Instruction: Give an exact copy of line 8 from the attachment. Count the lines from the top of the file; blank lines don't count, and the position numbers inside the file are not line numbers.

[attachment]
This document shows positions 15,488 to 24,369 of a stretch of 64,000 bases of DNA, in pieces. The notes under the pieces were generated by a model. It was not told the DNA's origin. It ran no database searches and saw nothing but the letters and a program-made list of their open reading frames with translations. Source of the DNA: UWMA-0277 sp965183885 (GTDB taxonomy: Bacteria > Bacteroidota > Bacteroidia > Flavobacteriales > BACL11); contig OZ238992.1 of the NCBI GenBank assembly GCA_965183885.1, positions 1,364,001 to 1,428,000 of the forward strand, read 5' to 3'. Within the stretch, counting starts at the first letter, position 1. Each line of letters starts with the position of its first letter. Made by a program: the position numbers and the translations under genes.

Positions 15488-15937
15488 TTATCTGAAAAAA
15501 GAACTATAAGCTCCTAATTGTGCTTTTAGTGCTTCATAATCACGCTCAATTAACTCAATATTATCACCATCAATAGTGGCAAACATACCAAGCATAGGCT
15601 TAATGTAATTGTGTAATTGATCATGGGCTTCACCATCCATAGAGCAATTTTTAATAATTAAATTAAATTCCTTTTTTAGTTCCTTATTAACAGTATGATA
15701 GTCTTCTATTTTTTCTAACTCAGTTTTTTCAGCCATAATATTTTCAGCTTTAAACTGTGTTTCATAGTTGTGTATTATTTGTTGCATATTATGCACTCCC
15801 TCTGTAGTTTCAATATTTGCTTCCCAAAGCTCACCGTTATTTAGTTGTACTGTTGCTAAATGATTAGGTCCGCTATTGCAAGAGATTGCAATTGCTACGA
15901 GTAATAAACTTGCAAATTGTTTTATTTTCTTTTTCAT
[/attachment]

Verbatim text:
15901 GTAATAAACTTGCAAATTGTTTTATTTTCTTTTTCAT